Is It Really True?
Earl E. Robertson
In 1869, twenty years after the founding of the American Christian Missionary Society, Isaac Errett editor of the Christian Standard of Cincinnati wrote a report of the Society's meeting which had to do with church cooperation. He wrote of some remarks a Dr. Richardson made in the meeting, saying, "His remarks on that sort of church independency which leads a dozen or two to assemble and style themselves `the church of Christ,' and, while doing nothing beyond self-edification, glory in the thought that they are `the pillar and support of the truth,' were exceedingly pointed and forcible. `What truth do they support?' he asked. The world does not even know of their existence, and they live and die without one earnest forthputting of missionary enterprise to make the world better. He thus laid the basis of a strong appeal for co-operation" (Memoirs of Isaac Errett, Vol. 2, p. 44, Lamar).
May 18, 1946, Guy N. Woods said, "Now, get it, ladies and gentlemen: There never was a church on earth that could carry out this commission unaided. There is in the commission absolute authority for church cooperation. By cooperation, I mean the pooling of resources . . . . There never was a New Testament church on earth that had sufficient means by which to carry out this commission unaided" (Cooperation in the Field of Benevolence and Evangelism, pp. 10, 11).
These two men have said essentially the same thing. The Missionary Society did not become the utopia in converting the world as dreamed by men like Errett. In fact they have realized and acknowledged its failure in their "missionary enterprises." Their efforts to pool the monies of all the churches into the treasury of the society to convert the world has not only proven a failure, but they split churches everywhere too. Churches do cooperate in evangelism as each congregation acts independently (organically of all others) in carrying out the great commission. The same commission is given to each congregation - take the gospel to every creature (Mark 16). Though the efforts of some may be meager in means they are nonetheless carrying out the commission given by Christ, Woods and Errett to the contrary, notwithstanding. Do these men not know that when the commission was given it was given to just a few men - the apostles. The people taught and baptized were to teach exactly what they had been taught. They have not done the wonders imagined in covering the earth with their human schemes.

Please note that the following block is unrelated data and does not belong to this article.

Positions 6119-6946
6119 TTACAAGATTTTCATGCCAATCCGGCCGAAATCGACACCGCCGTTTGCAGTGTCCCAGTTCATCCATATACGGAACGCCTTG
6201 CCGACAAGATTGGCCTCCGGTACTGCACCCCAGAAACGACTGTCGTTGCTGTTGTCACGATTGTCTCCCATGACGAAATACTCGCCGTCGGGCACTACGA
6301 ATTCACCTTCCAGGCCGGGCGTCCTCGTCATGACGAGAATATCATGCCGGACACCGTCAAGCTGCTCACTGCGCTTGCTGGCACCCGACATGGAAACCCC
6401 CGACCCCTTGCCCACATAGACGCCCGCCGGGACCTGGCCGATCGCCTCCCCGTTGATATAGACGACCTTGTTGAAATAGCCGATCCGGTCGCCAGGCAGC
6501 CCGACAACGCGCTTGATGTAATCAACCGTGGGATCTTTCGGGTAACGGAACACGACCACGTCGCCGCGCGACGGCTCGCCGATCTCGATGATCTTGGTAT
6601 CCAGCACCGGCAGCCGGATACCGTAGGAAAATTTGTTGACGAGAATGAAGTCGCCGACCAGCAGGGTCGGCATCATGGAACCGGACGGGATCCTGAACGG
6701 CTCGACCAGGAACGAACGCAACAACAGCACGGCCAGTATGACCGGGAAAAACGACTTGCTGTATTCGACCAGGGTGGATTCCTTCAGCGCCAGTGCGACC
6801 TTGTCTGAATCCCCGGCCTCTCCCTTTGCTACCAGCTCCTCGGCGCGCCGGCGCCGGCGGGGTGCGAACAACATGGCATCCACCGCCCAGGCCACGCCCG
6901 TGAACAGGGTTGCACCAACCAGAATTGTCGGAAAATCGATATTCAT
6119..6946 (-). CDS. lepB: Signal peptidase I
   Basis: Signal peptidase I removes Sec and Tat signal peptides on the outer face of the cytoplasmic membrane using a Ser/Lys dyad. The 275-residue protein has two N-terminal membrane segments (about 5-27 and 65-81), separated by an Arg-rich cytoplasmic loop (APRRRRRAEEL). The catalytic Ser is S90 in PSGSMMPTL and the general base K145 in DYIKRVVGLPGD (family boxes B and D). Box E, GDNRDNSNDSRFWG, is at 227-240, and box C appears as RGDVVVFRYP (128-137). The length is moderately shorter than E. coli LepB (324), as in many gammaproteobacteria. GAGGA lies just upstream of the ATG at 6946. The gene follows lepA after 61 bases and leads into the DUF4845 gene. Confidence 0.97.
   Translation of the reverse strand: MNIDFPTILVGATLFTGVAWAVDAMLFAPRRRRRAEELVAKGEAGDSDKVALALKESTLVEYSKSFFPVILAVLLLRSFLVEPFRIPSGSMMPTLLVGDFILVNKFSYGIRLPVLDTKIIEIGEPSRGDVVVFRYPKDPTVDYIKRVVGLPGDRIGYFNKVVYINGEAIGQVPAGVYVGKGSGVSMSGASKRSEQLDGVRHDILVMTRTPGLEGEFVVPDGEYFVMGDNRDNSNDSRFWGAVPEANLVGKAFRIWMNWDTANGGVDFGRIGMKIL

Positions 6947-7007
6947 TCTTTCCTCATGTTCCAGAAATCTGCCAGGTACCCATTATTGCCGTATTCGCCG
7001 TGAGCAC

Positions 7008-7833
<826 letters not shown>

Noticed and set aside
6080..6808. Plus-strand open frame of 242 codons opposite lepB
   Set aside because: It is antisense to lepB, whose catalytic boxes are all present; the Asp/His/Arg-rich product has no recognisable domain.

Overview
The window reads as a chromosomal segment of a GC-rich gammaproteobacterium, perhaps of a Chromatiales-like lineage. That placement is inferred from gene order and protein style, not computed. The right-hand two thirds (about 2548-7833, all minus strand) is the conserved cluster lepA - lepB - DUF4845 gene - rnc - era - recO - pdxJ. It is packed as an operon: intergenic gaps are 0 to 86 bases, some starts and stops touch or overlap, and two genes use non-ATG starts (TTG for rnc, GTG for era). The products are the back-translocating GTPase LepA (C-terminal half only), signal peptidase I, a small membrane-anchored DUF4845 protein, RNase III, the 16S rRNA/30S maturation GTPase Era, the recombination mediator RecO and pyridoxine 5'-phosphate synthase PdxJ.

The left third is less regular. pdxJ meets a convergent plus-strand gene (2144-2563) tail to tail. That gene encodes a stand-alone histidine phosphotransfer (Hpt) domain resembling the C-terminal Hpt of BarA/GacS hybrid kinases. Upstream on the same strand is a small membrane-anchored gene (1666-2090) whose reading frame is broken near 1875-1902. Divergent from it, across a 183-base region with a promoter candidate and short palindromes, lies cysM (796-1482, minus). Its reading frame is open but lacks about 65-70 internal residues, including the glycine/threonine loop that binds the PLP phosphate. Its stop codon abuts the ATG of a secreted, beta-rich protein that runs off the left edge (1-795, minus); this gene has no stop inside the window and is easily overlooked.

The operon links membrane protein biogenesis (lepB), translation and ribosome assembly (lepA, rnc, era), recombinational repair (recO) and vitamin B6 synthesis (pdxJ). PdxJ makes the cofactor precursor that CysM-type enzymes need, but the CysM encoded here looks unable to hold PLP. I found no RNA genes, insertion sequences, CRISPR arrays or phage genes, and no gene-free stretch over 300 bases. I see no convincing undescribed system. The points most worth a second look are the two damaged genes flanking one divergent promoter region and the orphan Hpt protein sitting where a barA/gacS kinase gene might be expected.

Errett's stated objection to "church independency" for world evangelism was a bold effort to get all these "independent churches" to pool their financial resources into one pot - the Missionary Society. At that time there were approximately sixteen thousand congregations. The efforts of others of Errett's persuasion resulted in about fifteen thousand of these churches getting on the band wagon and riding into total apostasy. Yet, all this was the real thing the Lord wanted, aid' through Fsuch "co-operation" they would soon convert every creature! Check the intervening years for their work and see if they did for the Lord all the things promised. The truth of the matter is by October 1968 there were only some six thousand congregations still identified with that movement they lost nine thousand congregations in one century! Furthermore, those remaining six thousand through a period of ten years of intensive effort which was climaxed in a dancing festive .in Kansas City, Missouri, transform themselves from a "loosely allied' Federation of Churches into a representatively organized denomination."
Man's way did not work in the "pooling of resources" from 1869 to 1968. It was not scriptural then and it is not now scriptural for one church or a society of men to receive the financial resources of all the churches to do the work of evangelism - a work each congregation equally sustains to the great commission given by the Lord (Mark 16; Matt. 28), though Woods says the commission itself is "absolute authority" for churches to so pool their resources. It seems strange to allege the commission is "absolute authority" for a sponsoring church but deny the missionary society the same authority. No congregation has scriptural authority to assume an evangelistic work which it financially can not do, and then beg other churches all over the world to furnish it the necessary funds to accomplish this work. Jesus and His apostles never taught such and no church in the New Testament ever did such, so on what basis do churches today try it?
If one church can do nothing in carrying out the commission and there is "absolute authority" for the "pooling of resources" in it, then we would conclude the "pooling of resources" is a must to carrying out the commission. Woods' statement argues this conclusion. Are the liberal churches now willing to surrender their power to this extend? I think many of them are conditioned with looseness to accept it.
We are glad to tell you though it really isn't true.
Truth Magazine XXIII: 37, p. 594